Some of the defining problems of our era are overwhelmingly huge and interconnected issues, like climate change, pollution and loss of biodiversity. The science involved in figuring out these problems is challenging. It is difficult to formulate good theories about complex systems like the weather, for example, and professional scientists often struggle to collect enough data to test their predictions. The reality is that scientists simply can’t solve these challenges on their own. And that's where you come in...
While individual "citizen scientists" might only put in a few hours of work a year, their collective efforts add up to an enormous value.
For example, nearly 90% of all species and habitat records in the United Kingdom are collected by volunteers . Globally, citizen scientists engaged in biodiversity surveillance are estimated to contribute time in-kind worth up to 2.5 billion US dollars per year . That corresponds to about 40% of the annual budget of the U.S. National Science Foundation across all scientific disciplines.
 The Conservation Volunteers  Theobald et al. (2015). Global change and local solutions: Tapping the unrealized potential of citizen science for biodiversity research. Biological Conservation, 181, 236-244.
Whether it's cycling to work, an evening bike ride or a long-distance adventure, you spend a lot of time outside with your bike. This means you are in an excellent position to make observations about nature.
Finding the right bike gear, finding a way to strap all that gear to your bike, finding a route through areas you haven't traveled to before, or finding a way to communicate with people who don't share your language - as a cyclist you frequently find creative solutions for tricky and unusual problems. The same creativity is a great asset for engaging in scientific research.
Going to remote places as a citizen scientist doesn't mean you have to cycle to the steppes of Outer Mongolia. By "remote" we mean areas that are poorly mapped in terms of scientific data. It might be the small woodland you cycle past on your daily commute or the hedge outside your favourite bike café. There are many places where there isn't a scientist available to collect data, but where we urgently need data to be collected. Yes, even that hedge.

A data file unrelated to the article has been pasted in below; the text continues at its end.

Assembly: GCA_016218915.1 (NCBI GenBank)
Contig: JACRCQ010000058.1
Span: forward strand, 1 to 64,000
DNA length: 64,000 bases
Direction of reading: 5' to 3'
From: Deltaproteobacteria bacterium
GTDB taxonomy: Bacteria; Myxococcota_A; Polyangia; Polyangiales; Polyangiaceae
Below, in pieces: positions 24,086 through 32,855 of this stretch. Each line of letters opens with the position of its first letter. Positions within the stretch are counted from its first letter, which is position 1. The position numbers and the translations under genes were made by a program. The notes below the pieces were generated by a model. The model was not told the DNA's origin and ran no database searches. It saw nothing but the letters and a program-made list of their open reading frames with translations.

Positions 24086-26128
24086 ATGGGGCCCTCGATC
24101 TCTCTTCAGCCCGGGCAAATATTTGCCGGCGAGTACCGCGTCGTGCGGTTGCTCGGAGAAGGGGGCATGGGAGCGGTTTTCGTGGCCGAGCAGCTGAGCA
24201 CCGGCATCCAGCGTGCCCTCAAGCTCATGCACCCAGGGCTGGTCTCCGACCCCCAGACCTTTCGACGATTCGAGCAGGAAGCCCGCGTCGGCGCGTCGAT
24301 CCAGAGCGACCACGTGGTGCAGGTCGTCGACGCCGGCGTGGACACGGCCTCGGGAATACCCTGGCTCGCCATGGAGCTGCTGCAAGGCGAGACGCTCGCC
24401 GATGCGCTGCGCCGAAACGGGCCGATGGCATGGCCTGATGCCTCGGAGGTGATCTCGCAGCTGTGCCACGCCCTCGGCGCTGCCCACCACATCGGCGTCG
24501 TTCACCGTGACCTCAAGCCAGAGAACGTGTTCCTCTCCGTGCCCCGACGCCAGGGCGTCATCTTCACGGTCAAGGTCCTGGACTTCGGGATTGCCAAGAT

Travelling by bicycle means travelling slowly. This gives you a great opportunity to engage with the local people and to discover the local flora and fauna. Documenting what you see and hear can be extremely valuable to scientists who often don't have the resources to visit.
To get started, have a look at our database to find a research project that sparks your interest. We have selected citizen science projects that are suitable for cyclists because they don't require you to bring much equipment. Usually, a smartphone or a notebook is all you need. You can sort through the projects by geographical region or tags like "Record offline", for example.
If a project sounds interesting, just follow the link to the project's website to get more detailed information about the materials and measurements involved. We will continue to add projects to the Science by Bike database. If you would like to be notified about new projects, please follow us on Twitter or sign up for our newsletter.
We are Sophie Esterer and Dominik Neller, just two people who are passionate about science and also love to ride their bikes. With the Science by Bike project, we aim to raise awareness about research that needs help from citizens across the globe. We believe that participating in citizen science is a compelling path to a deeper understanding of the world around us and we hope to inspire other cyclists to engage with nature in this way.
If you would like to get in touch, please send us an email at firstname.lastname@example.org or follow us on Twitter.